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Tuesday, 8 May 1973
Page: 1838


Mr Clyde Cameron (HINDMARSH, SOUTH AUSTRALIA) - I should like to explain to the honourable member for Stirling (Mr Viner) what is at the heart and core of this clause of the Bill. We who have been brought up in the trade union movement - and on this side of the House there are about 20 who have spent a lot of their working lives as trade union officials - know perfectly well that you can lead a horse to water but you cannot make it drink and that you can make an agreement but you cannot make the members accept it. Making an agreement in a board room with the employers' representatives is one thing, but getting the members to honour the agreement outside is another thing, as union officials and management have often learned to their dismay. If we want conciliation to work it has to be carried out in a democratic way - not in a bureaucratic way. If we want the rank and file of a union, who are covered by an agreement or, if you like, a consent award, to honour that agreement or consent award they ought to be consulted because it is their labour that is being bargained and sold. The union representative is their agent and he has, in my view, every obligation to consult his principals on the kind of agreement that he ought to make on their behalf. If he does not do that he cannot complain and neither can the other party to the agreement complain if the principals repudiate the agent who acted in their names. lt is not good enough to say that in respect of the negotiation of agreements the unions' chief officers or their management committees stand in the shoes of the membership. They do in respect of the ownership of property, they do in exercising property rights; they do in exercising certain other statutory obligations and requirements which are set out in the Commonwealth Conciliation and Arbitration Act; but they do not and they should not be seen to be standing in the shoes of the membership in relation to the negotiation of an agreement. When the agreement is put to the membership and the membership has an opportunity of considering it, if the agreement is accepted by the membership, who are bound by it after they have had it explained to them, the agreement becomes the agreement of the members - of the union in its real sense - and it is binding and should be honoured and carried out by those members. But when the agreement is made behind the closed doors of some board room and the people who have work under it - those who have to sell their labour under the terms of the agreement - are not even consulted, is it any wonder that they repudiate the agreement about which they have had no say at all? Half the trouble with industrial relations today is that the membership are not taken into consultation to the extent that they should be.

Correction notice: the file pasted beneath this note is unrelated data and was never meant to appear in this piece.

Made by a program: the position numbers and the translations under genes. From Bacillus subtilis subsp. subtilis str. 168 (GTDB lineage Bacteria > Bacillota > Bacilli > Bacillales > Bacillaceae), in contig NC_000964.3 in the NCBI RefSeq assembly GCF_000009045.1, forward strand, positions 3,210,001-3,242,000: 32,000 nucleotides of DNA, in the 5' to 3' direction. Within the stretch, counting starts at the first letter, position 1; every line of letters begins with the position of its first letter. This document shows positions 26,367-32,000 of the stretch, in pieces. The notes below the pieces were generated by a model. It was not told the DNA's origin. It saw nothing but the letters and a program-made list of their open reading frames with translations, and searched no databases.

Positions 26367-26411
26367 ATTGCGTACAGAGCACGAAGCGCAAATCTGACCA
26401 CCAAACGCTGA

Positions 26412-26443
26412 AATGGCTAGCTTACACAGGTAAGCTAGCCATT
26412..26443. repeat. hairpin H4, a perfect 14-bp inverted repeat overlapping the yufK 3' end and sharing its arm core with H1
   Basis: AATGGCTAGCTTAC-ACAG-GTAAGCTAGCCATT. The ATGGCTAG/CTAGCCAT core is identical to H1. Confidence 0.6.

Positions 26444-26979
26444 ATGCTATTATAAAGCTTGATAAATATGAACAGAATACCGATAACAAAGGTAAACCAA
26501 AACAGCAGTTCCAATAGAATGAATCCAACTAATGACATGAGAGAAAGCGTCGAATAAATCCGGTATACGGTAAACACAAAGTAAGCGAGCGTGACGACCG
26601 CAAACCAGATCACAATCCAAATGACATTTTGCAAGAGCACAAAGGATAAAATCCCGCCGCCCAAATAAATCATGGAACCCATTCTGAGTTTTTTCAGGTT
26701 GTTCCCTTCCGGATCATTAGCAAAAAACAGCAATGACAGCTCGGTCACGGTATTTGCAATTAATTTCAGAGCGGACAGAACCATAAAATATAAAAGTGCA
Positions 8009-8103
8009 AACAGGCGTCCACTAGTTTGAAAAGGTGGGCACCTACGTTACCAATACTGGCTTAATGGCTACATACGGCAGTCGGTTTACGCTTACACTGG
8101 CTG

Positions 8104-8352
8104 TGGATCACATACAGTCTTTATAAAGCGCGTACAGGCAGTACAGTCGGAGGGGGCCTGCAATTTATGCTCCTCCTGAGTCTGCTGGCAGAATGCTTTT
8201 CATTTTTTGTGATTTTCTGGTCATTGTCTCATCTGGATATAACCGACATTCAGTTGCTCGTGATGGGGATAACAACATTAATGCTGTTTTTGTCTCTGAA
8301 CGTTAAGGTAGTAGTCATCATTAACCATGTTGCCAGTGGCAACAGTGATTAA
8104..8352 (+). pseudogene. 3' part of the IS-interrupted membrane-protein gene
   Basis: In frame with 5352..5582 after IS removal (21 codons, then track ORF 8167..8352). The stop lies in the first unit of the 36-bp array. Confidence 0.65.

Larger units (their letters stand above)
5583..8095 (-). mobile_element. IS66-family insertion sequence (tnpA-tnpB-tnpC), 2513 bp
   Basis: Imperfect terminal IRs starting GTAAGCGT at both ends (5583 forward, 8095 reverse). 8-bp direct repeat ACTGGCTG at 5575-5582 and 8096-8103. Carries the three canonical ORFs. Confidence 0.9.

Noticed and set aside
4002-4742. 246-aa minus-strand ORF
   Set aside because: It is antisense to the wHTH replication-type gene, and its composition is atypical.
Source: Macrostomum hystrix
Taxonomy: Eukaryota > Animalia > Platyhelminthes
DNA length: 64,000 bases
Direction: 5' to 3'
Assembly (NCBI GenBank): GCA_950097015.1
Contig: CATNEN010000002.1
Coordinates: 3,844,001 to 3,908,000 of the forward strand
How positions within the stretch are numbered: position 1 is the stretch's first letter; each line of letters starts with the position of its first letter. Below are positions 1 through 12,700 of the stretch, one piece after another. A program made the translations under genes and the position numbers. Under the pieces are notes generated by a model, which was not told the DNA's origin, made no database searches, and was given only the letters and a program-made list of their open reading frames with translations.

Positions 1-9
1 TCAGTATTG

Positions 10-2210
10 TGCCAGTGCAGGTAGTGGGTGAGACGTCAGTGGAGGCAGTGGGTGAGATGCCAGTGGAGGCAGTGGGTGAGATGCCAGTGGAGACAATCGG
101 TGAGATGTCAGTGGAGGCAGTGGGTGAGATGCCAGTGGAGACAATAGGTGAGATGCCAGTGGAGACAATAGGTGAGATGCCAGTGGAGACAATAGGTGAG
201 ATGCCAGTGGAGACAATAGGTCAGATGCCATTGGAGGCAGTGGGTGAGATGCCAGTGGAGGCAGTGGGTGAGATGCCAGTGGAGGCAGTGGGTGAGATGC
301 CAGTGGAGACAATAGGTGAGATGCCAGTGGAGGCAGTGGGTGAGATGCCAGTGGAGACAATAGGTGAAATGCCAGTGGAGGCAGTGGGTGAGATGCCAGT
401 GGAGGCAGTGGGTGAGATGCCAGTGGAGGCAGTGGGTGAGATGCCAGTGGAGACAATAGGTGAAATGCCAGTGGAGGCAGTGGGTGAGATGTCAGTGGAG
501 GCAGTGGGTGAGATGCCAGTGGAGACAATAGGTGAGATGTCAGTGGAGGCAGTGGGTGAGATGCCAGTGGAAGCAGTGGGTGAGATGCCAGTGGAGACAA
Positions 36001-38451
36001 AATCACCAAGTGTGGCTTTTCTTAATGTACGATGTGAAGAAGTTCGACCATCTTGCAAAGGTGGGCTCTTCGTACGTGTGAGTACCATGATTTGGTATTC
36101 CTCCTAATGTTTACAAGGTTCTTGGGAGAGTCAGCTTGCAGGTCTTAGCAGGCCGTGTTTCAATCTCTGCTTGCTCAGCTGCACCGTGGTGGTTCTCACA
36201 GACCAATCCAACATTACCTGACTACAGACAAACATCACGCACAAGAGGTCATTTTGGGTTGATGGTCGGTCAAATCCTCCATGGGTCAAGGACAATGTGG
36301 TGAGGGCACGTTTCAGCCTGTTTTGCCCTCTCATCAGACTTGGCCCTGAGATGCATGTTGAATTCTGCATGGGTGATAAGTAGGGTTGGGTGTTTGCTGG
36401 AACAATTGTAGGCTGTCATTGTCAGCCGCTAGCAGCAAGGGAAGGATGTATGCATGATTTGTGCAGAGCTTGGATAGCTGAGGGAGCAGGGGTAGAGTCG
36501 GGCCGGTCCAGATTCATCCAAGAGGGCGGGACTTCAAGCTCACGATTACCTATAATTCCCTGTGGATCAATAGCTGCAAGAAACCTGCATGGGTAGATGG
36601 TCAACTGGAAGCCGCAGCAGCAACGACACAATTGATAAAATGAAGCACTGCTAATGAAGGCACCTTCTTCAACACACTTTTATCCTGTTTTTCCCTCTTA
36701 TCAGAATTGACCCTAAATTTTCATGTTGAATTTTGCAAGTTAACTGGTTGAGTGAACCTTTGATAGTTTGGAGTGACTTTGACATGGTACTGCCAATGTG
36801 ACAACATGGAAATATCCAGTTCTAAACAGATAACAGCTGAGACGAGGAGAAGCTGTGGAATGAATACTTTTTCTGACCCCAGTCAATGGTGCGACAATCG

Mr Viner - By union officials?


Mr Clyde Cameron (HINDMARSH, SOUTH AUSTRALIA) - Of course, it is by union officials. That is what I am saying. When I was the Secretary of the Australian Workers Union we used to negotiate agreements with the-

Consideration interrupted.

The DEPUTY CHAIRMAN (Mr Armitage) - Order! lt being 10.45 p.m. and in accordance with the order of the House of 1st March, I shall report progress.

Progress reported.







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